FIG. 7 shows four solid line perforations 120, 122, 124 and 126 made in time succession. The time spacing between each successively made perforation is readily calculated since the propagation rate of modified beams is determined solely by reflector assembly parameters, i.e., for one revolution of shaft 26 in the given embodiment, four times forty-five, or one hundred eighty, modified beams are propagated. The time spacing (t) between successively-made perforations, i.e., perforations 120 and 122, is thus 1/180R, where R is the number of revolutions of shaft 26 per unit time.

Perforations 120 and 122 are spaced in distance by the measure (FIG. 7) D1 cos Z plus D6. D1 is the spacing in the FIG. 4 plane between the perforations 120 and 122, with web 10 stationary. The cast image separation of D1 is greater in FIG. 7, based on angle Z and is the measure D1 cos Z. D6 represents the distance travelled by web 10 during the interperforation time period (t) and is simply web speed (distance travelled per unit time) multiplied by t, derived as above. Since perforations in row 112 are all made at the same location (70--FIG. 4) with respect to lens 40, and do not have cast image spacing, they may all be spaced by a distance (D4) which is shown as being fractional to the spatial measure D1 cos Z plus D6, and a multiple of D6 times the number of discs.

In the FIG. 7 example, on rightward movement of web 10, row 112 perforations 128 and 130 are made spatially prior to, and row 112 perforation 132 is made spatially coincident with, row 114 perforation 122, but later in time than row 114 perforation 122. Such phenomena is attributable to the combined effects of cast image separation as between time-successive perforations and angle Z.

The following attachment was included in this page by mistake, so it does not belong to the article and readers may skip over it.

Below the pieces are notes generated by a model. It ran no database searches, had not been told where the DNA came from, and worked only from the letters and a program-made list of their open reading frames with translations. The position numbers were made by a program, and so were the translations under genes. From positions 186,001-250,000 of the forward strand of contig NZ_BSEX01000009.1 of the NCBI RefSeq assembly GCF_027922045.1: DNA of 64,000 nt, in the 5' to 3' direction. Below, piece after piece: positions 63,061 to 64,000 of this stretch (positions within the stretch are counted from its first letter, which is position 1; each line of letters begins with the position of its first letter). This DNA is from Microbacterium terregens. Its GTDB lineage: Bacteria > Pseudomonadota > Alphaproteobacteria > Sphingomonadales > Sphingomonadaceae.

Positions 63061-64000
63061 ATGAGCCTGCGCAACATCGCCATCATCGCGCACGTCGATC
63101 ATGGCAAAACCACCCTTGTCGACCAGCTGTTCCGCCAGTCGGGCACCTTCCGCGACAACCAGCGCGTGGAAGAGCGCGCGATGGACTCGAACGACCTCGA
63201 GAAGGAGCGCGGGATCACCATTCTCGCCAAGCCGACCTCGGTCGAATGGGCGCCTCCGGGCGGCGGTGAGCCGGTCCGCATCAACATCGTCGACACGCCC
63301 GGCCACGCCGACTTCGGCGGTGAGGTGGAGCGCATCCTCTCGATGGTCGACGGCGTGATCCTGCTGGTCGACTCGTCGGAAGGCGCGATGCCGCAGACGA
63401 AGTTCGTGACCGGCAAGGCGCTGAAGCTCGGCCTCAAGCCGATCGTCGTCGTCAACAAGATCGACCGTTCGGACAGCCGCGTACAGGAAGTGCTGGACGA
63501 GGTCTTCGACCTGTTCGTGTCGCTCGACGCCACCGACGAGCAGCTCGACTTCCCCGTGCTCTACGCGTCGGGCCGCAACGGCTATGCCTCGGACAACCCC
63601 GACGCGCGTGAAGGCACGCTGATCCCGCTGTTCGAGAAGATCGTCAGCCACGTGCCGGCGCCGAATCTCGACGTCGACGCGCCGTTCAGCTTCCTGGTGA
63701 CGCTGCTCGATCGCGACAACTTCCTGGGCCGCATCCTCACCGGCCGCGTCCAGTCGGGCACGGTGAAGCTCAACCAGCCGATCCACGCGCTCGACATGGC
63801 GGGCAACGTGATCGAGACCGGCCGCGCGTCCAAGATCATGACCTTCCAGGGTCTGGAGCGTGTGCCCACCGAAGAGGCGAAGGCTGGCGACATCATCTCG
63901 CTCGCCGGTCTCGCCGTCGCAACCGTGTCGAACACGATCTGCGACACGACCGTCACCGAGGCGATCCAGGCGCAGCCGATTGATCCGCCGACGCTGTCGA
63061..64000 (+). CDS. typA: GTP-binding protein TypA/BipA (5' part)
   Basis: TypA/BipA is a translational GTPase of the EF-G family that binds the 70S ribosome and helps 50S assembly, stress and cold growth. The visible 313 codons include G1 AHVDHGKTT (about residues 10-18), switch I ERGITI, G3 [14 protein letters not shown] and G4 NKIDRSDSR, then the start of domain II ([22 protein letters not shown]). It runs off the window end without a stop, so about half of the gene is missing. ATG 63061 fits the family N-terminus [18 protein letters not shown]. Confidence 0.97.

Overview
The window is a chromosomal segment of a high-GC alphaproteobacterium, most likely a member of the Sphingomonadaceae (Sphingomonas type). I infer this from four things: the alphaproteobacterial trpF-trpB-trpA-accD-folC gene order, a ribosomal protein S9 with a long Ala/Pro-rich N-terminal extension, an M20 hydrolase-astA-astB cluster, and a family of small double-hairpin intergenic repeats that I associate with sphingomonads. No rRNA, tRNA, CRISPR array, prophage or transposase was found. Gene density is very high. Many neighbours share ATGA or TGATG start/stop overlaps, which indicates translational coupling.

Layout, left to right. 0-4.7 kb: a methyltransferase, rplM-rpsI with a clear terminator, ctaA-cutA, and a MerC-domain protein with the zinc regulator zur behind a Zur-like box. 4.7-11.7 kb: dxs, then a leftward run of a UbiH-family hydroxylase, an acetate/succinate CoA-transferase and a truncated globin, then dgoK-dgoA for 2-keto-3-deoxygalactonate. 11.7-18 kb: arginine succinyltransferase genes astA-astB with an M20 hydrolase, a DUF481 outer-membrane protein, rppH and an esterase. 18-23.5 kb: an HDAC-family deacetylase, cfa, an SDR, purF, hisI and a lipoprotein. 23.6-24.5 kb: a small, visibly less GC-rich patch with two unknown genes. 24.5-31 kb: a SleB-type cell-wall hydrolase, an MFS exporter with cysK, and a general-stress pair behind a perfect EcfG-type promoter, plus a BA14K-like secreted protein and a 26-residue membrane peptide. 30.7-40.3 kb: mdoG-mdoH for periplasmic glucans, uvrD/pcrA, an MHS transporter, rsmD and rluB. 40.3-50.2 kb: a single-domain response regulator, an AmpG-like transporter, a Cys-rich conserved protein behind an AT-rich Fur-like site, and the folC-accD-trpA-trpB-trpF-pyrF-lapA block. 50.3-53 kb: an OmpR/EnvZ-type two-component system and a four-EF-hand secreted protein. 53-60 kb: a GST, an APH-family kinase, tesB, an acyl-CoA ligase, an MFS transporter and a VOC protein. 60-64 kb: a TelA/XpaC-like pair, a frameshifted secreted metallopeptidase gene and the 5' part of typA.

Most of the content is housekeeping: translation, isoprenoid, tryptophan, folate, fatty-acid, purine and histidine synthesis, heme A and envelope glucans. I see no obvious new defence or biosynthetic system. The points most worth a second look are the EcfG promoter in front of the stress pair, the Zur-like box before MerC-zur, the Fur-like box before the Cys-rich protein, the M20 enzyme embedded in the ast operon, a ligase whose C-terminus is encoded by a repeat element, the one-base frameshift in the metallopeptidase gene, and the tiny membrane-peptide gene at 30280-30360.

One may define a number N indicating the number of row 112 perforations made spatially prior (or coincident with) and timewise later than the row 114 perforation made time successive to an initial row 112 perforation, and establish the following relation, for a four disc arrangement: N D4 =D1 cos Z+6 (1) N=(D1 cos Z+D6)/D4 (2)

or D1 cos Z=D4 N-D6 (3)

or D1 =(D4 N-D6)/cos Z (4)

In the given instance, N is three and D4 is four times D6. In such instance: D1 =11D6 /cos Z (5)

In expression (4) with D1, Z and N preselected constants, D4 and D6 may be established as mutually variable to affect the same pattern. Since D4 is proportional to t and since D6 is determined by web speed, one may establish a series of respective values for drive unit 22 (reflector assembly speed, line 20 signal of FIG. 1) and drive unit 14 (web transport speed, line 16 of FIG. 1) which will yield the FIG. 7 configuration for rows 112 and 114. Control input 18c may adjust the wiper positions of pots 18a and 18b in common, as shown in FIG. 1.

The number N is integral in the foregoing example and is selected as the number three. Any integer may be selected to provide for column perforation registry. Lower values of N, i.e., lesser perforations in row 112 between time successive (row 112-row 114) perforations will give rise to a lesser number of perforations per unit distance in web 10. Conversely, higher values of N will increase perforation density in the web.